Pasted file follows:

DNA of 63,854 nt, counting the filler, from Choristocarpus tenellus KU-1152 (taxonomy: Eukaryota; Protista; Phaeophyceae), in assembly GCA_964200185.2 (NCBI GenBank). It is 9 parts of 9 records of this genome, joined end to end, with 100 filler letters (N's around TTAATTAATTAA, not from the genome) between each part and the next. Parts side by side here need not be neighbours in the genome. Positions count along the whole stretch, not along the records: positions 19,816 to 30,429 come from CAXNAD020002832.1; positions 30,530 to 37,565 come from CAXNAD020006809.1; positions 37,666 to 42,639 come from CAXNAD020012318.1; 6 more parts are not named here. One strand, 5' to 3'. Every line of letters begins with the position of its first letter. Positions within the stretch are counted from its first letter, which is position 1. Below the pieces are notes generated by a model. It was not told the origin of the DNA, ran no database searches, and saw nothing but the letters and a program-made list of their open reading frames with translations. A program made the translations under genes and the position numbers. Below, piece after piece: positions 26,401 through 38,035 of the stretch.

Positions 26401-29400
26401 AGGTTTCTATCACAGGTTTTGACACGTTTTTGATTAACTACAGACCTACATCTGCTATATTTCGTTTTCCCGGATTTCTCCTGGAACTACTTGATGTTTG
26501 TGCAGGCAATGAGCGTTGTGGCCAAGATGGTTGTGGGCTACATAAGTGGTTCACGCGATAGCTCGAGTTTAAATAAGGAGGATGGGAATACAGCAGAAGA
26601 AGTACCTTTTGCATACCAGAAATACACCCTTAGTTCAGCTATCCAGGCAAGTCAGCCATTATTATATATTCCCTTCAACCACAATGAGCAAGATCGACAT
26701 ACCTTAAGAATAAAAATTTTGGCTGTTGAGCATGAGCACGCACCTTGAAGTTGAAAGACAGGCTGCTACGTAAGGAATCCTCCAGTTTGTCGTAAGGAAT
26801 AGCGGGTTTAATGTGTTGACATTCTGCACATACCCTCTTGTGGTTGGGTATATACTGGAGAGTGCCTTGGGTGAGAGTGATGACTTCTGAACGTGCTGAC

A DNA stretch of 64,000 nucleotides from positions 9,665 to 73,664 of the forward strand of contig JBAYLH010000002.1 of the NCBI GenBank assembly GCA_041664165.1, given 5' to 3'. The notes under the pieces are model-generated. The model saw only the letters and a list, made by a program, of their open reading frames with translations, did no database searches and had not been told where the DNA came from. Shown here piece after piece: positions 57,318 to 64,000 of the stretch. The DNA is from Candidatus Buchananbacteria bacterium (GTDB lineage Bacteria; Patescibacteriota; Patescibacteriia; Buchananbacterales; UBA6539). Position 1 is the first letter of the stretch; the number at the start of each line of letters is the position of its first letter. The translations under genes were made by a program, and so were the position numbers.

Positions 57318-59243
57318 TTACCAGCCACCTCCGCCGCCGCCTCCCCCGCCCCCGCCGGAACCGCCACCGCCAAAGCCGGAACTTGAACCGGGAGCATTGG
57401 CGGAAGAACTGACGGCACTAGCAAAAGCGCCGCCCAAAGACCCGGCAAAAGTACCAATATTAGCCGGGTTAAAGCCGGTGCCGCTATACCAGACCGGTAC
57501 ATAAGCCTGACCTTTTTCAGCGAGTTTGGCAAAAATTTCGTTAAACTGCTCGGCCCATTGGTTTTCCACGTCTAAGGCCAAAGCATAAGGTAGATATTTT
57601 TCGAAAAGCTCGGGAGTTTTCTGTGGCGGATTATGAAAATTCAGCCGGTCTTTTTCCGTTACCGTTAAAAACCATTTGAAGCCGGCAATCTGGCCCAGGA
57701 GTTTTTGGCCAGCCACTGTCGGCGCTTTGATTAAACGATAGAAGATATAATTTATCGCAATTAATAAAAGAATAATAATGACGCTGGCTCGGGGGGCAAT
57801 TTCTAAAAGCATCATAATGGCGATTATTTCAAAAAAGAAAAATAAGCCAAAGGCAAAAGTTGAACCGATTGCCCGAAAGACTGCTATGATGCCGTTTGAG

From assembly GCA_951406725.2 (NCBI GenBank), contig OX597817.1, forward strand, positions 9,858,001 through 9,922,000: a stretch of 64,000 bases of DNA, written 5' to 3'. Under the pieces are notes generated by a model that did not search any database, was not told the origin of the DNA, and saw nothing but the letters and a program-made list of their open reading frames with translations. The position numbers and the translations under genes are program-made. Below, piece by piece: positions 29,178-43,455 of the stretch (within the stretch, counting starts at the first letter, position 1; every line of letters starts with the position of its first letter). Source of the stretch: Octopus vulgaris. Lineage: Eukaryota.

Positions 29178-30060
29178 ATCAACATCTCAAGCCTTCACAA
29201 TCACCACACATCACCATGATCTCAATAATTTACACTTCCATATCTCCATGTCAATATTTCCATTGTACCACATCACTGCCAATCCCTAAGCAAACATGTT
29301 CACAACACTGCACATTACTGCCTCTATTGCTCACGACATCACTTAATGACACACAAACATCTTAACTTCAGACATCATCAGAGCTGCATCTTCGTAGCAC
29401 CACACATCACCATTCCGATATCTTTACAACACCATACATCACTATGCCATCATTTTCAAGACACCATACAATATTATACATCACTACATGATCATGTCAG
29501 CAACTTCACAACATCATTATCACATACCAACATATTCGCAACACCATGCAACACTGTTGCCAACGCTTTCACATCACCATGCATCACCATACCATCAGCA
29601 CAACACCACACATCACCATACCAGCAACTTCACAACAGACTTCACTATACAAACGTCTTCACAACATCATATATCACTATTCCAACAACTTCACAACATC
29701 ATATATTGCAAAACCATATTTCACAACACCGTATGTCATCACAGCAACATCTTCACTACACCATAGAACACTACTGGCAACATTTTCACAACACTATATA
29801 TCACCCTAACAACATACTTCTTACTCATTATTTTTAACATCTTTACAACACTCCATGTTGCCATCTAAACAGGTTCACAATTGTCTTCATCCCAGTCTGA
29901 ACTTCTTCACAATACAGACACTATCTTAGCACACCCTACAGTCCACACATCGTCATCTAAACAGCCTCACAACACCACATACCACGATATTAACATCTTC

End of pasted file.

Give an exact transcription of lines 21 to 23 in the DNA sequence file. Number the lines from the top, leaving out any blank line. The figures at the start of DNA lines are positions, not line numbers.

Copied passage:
29401 CACACATCACCATTCCGATATCTTTACAACACCATACATCACTATGCCATCATTTTCAAGACACCATACAATATTATACATCACTACATGATCATGTCAG
29501 CAACTTCACAACATCATTATCACATACCAACATATTCGCAACACCATGCAACACTGTTGCCAACGCTTTCACATCACCATGCATCACCATACCATCAGCA
29601 CAACACCACACATCACCATACCAGCAACTTCACAACAGACTTCACTATACAAACGTCTTCACAACATCATATATCACTATTCCAACAACTTCACAACATC